Sony A7R V and the curious case of a disappearing dial – Also, is Twitter all over?

On this official image from Sony’s website, the A7R V appears to sport the lovely top-left dial from the A1… Until it doesn’t!

What happened to Jonny dial? Kidnapped, or run away to the circus?

Meanwhile, speaking of disappearing things – is Twitter in trouble? These and more thoughts on EOSHD coming your way…

The 8K world is hotting up, and there’s options at all price ranges now. In the affordable corner we have the excellent Fuji X-H2 (currently at EOSHD for review), which can be had for under $2000. At the top end we have the Nikon Z9 with the 8K/60p 12bit N-RAW internal recording (also at EOSHD for review) and the Sony A1 which perhaps has the most practical 8K all the way down to 200Mbit/s in H265 (equivalent quality to 400Mbit long GOP H.264) with some very nice image quality going on for the file size. This is joined by the more limited but still very nice A7R V, and in the middle price range you can now pick up a used EOS R5 for 8K around the $3000 mark. (Yes $3000 is a middle-range price for a mirrorless camera now!!)

But I know what you’re thinking… To hell with 8K, what happened to the top dial on the A7 V?

Sony have a curious thing going on where they seem very reluctant to offer an extra dial on anything but their most prized professional mirrorless cameras. It appears in the case of the A7R V they couldn’t decide whether it was on par with the A9 and A1 in nob twiddling parlance. In one official photo it is in the same class of nob and in the other the nob has seemingly fallen off altogether.

Alas the final camera doesn’t include the top-left dial and drive mode selector, but then the A9 II doesn’t even have S-LOG so it could be worse.

These decisions at Sony are a bit odd, but there’s one feature the A7R V does in fact have over the A1 and that is a movie/stills mode switch. Why Sony left this off the A1 is almost as mysterious as the missing nob case!

In summary, the A1 does remain the superior camera overall for video. The 8K on the A7R V for example comes with a 1.24x crop, and no 30p. Sampling is 4:2:0 whereas with the latest A1 firmware, we get the full 4:2:2. Sony does claim better IBIS performance on the newer model (A7R V) and there’s the new screen design which is both a tilt-out type and fully articulated. I just think £4000 is a lot of money in 2022 for a camera without a super fast stacked sensor, with heavy rolling shutter in 8K and a crop. What I do like about both the A7R V and A1 though is that they’re half the size and weight of the Nikon Z9, even if on paper the Z9 has the more interesting internal codec options.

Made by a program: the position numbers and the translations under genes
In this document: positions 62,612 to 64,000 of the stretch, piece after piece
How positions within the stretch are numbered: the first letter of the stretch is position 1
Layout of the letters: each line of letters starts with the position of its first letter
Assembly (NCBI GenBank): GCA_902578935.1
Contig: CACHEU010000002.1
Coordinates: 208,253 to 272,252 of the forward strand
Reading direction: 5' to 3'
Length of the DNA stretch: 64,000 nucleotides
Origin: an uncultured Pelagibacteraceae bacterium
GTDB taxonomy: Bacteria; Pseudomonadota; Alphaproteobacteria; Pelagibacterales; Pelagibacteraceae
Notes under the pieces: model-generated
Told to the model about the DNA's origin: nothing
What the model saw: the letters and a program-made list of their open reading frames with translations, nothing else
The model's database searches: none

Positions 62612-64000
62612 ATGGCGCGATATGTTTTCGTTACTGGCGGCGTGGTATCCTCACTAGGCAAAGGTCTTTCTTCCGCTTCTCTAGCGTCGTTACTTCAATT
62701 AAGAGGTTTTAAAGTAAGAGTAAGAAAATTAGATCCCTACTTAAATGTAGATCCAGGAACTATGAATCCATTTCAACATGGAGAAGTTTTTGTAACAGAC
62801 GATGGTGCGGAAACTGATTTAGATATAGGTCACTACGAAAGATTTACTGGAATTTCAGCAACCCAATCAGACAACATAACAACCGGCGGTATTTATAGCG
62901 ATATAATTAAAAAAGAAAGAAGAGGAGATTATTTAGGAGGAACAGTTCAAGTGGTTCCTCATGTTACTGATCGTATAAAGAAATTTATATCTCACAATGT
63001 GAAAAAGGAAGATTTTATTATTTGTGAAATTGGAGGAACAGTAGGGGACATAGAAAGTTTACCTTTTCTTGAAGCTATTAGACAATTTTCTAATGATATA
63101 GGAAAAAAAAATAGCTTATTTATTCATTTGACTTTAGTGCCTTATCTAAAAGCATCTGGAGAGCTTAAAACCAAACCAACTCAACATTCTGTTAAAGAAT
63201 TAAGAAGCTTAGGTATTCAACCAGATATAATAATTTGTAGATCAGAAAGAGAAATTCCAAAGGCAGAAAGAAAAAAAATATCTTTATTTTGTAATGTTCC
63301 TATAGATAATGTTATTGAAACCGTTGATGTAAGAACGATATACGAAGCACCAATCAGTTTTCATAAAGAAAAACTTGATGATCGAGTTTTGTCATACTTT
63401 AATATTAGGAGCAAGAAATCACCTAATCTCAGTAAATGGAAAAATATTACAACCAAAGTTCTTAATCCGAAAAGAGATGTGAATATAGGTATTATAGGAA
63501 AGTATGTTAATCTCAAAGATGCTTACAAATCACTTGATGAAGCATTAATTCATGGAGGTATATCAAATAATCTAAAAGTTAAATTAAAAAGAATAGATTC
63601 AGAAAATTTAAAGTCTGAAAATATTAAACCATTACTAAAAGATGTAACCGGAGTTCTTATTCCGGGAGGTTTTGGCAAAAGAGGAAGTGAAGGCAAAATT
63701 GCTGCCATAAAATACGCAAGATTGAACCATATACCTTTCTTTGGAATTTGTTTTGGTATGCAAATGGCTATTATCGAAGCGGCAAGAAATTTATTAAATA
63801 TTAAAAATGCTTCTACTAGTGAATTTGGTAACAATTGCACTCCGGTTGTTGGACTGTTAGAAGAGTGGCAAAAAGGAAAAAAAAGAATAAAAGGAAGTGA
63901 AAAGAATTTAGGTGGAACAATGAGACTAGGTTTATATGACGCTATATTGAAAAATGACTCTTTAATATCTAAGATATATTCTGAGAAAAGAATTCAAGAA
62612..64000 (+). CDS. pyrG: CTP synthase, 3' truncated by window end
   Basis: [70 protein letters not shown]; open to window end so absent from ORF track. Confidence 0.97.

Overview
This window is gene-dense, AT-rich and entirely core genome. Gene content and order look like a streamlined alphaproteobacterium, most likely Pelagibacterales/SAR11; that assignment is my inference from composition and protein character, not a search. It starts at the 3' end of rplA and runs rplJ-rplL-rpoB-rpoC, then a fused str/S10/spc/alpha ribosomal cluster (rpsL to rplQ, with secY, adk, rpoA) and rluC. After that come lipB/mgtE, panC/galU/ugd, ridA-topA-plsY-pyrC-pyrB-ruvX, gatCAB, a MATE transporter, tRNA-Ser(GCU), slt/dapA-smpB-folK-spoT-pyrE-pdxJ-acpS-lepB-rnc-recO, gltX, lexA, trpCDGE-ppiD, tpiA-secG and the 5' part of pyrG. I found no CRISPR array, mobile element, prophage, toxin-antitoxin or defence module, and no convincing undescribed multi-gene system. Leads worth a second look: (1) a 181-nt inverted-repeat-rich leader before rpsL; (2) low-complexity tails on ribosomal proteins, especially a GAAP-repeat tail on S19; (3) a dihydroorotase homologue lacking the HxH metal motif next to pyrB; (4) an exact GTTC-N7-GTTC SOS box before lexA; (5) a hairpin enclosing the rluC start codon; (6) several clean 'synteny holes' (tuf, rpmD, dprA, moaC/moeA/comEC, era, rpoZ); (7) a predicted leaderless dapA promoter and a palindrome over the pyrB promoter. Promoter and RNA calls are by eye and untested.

In the coming days I’ll be bringing you a closer look at the Nikon Z9, Sony A1 and Canon EOS R3, as well as seeing how they compare to the much more affordable end of the 8K-world with the Fuji X-H2.

Twitter panic

Here’s a few thoughts meanwhile on the controversy engulfing EOSHD’s favourite social media platform, although the term favourite should really be in “inverted commas” as it’s a bit like choosing your favourite torture instrument. It’s in a lot of trouble isn’t it?

Elon clearly wants to bring a more engineering led focus to the platform, a much reduced head-count to the company and less of a corporate mentality. As a result he is fighting the perception in the media that he is destroying the company. The commitment to lighter content moderation and reinstating controversial voices has spooked advertisers, who along with users and staff members are apparently leaving the platform in droves. And almost every decision Elon has made so far seems to have been spontaneously made on-the-hoof such as the $8 blue tick ploy, which after you really think it through for more than 5 minutes obviously needs heavy revisions, like maintaining a separate authenticity mark for public institutions and high profile figures. $8 isn’t a very high barrier to stop impersonation is it?

So is it doomed?

Short answer is no, and people should keep the faith. There isn’t a good alternative anywhere. It would be useless for the world if Twitter’s user base all fragmented onto a million different platforms.

My only doubt is that Must, although a web entrepreneur has never run a social media platform. PayPal was a very different kind of service. I don’t approve with the way some of the decisions are being made – must be tough on senior engineers and less experienced workers alike. Borderline disrespectful. But it is clear a more interesting tool is going to come out of the chaos, and that once all the fuss dies down we could be looking at something genuinely exciting.

If the fuss doesn’t destroy it first.